King Winter, the embodiment of the Christmas Spirit, leaves his palace of snow to bring winter to the land and reward obedient children with holiday sweets.
Orphaned at an early age, raised by his aunt and uncle, and apprenticed for seven years to a draper, Artie Kipps is stunned to discover upon reading a newspaper advertisement that he is the grandson of a wealthy gentleman and the inheritor of his fortune. Thrown dramatically into the upper classes, he struggles desp…Read More »
In 1809, New Yorkers were buzzing about a series of classified ads concerning the whereabouts of Dutch historian Diedrich Knickerbocker. They were unaware that Washington Irving had invented the man entirely and placed the ads himself. Knickerbocker's purported manuscript, A History of New York, was Irving's own. To…Read More »
Set in Russia, it is the story of Ainsely Fothergill, an Englishman who served as a British spy and was exiled to Siberia for eight years. The book reminds us that James Hilton was one of the best storytellers of our era, and that a good story never loses its appeal.
Ronald Standish, the charming, occasional detective who accepts cases when they take his fancy, receives a frantic phone call from a friend, who works for the Secret Service, asking for help. But when the line suddenly goes dead, Standish rushes round to his friend’s Hampstead abode, and is horrified to find him dea…Read More »
D. H. Lawrence's controversial novel tells the story of an aristocratic woman, Constance (Lady Chatterley), who has an affair with the estate's gamekeeper when her husband is paralyzed. Central to the theme of the novel is the need for physical stimulation as well as mental stimulation in order to feel complete as a…Read More »
The victim of a vicious scandal, the impoverished Lady Susan is obliged to take up residence with her brother-in-law and his family. Refusing to resign herself to the role of placid house guest, she conspires to baffle her hosts, seducing her sister-in-law's brother in the process by means of her impeccable gentilit…Read More »
L'Aiglon is a play in six acts based on the life of Napoleon's son, Napoleon II of France, Duke of Reichstadt. The title comes from a nickname for Napoleon II, the French word for 'eaglet' (a young eagle). The title role was created by Sarah Bernhardt in the play's premiere on 15 March 1900 at the Théàtre Sarah Bern…Read More »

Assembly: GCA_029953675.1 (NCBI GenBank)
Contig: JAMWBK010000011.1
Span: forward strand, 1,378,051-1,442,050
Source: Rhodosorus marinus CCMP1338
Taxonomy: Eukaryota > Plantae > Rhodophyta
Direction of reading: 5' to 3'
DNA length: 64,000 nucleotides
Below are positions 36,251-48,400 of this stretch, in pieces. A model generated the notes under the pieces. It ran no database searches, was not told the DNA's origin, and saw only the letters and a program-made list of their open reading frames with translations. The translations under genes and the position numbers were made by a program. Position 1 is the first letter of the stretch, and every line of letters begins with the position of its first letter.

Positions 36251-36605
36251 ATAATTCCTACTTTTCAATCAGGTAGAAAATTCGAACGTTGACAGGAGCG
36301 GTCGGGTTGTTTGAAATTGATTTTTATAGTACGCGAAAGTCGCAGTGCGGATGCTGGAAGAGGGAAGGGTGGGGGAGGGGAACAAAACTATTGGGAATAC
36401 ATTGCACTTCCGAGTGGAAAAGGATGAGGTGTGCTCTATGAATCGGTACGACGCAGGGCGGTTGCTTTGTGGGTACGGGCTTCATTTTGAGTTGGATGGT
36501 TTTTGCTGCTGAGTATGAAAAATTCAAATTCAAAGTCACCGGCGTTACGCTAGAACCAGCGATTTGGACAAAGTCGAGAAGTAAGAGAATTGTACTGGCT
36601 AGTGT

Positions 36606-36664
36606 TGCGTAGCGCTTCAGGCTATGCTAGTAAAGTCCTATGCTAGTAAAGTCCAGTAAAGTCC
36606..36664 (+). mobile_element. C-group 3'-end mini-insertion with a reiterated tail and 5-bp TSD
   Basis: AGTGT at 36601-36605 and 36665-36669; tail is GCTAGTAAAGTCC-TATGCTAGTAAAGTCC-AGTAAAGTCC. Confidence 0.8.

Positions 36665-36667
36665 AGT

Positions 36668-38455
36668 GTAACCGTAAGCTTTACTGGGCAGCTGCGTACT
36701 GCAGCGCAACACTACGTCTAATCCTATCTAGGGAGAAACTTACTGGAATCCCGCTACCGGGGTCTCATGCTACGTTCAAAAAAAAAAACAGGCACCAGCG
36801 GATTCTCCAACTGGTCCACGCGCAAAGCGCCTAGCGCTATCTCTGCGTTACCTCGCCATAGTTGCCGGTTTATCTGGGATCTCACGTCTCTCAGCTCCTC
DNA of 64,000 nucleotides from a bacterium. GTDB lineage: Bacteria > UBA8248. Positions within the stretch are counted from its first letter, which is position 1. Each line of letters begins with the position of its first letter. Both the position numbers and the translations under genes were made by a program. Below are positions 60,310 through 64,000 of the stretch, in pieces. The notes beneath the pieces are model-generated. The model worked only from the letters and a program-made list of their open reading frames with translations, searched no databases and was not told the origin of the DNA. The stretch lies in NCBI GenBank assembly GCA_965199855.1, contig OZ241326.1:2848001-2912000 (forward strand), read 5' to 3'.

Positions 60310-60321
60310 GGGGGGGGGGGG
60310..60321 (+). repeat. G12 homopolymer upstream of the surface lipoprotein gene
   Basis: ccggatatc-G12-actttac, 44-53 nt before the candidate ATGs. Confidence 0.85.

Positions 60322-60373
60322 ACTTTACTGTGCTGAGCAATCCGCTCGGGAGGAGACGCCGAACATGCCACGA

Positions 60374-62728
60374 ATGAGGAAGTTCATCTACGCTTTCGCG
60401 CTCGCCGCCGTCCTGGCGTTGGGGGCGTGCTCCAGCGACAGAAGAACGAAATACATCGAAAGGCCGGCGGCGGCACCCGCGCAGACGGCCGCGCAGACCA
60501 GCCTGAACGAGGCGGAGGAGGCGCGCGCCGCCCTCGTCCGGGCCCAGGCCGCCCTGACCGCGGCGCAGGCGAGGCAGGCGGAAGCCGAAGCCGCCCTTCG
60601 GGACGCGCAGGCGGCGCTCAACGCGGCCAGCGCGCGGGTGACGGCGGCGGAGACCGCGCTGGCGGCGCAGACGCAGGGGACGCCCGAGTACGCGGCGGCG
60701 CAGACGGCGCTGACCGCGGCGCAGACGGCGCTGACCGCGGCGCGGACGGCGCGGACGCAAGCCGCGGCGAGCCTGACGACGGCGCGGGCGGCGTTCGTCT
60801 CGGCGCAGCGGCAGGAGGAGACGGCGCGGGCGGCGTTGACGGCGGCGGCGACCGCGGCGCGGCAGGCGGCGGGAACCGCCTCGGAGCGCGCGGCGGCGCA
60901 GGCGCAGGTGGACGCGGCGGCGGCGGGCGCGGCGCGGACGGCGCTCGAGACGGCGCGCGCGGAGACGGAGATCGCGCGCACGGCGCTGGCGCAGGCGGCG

It is a spectacular collection of poems and songs in which Milton's particular dramatic and natural chic is evident. The poetry is effervescent as it is spontaneous gush of thoughts, rhythmic and the lyrical measures delight the reader and bound him to read till it ends.
A romantic World War II adventure about the strength of true love and how it can overcome any obstacle. A British air reconnaissance officer falls for a pub waitress, but finds his lift in chaos when he accidentally bombs a British submarine, mistaking it for a German U-boat. What begins as a romantic fling develops…Read More »
If you have ever wondered what a civilized man of the twentieth century would do if catapulted into an Old Stone Age where huge cave bears, saber-toothed tigers, monstrous carnivorous dinosaurs, mammoths, and mastodons roamed the savage terrain, you need look no further than Land of Terror, the sixth installment of …Read More »
Abandoned by her lover and left to bring up their two children alone, Gervaise Macquart has to fight to earn an honest living. When she accepts the marriage proposal of Monsieur Coupeau, it seems as though she is on the path to a decent, respectable life at last. But with her husband's drinking and the unexpected ap…Read More »
Last Post, the fourth and final volume of Parade's End, is set on a single post-war summer's day. Valentine Wannop and Christopher Tietjens share a cottage in Sussex with Tietjens' brother and sister-in-law. Through their differing perspectives, Ford explores the tensions between his characters in a changing world, …Read More »
Remarkably prolific writer Stephen Crane died of tuberculosis at the tender age of 28. But in the years before his premature demise, Crane exerted a profound influence on American literature that would resonate for decades after his death. The posthumous collection Last Words brings together a series of stories, ess…Read More »
The garden outside of the home of Lazarus and his mother and sisters in Bethany Late afternoon of Manday, the day after the resurrection of Jesus of Nazareth from the grave. At curtain rise: Mary is at right gazing up towards the hills. Martha is seated at her loom near the house door, left. The Madman is seated aro…Read More »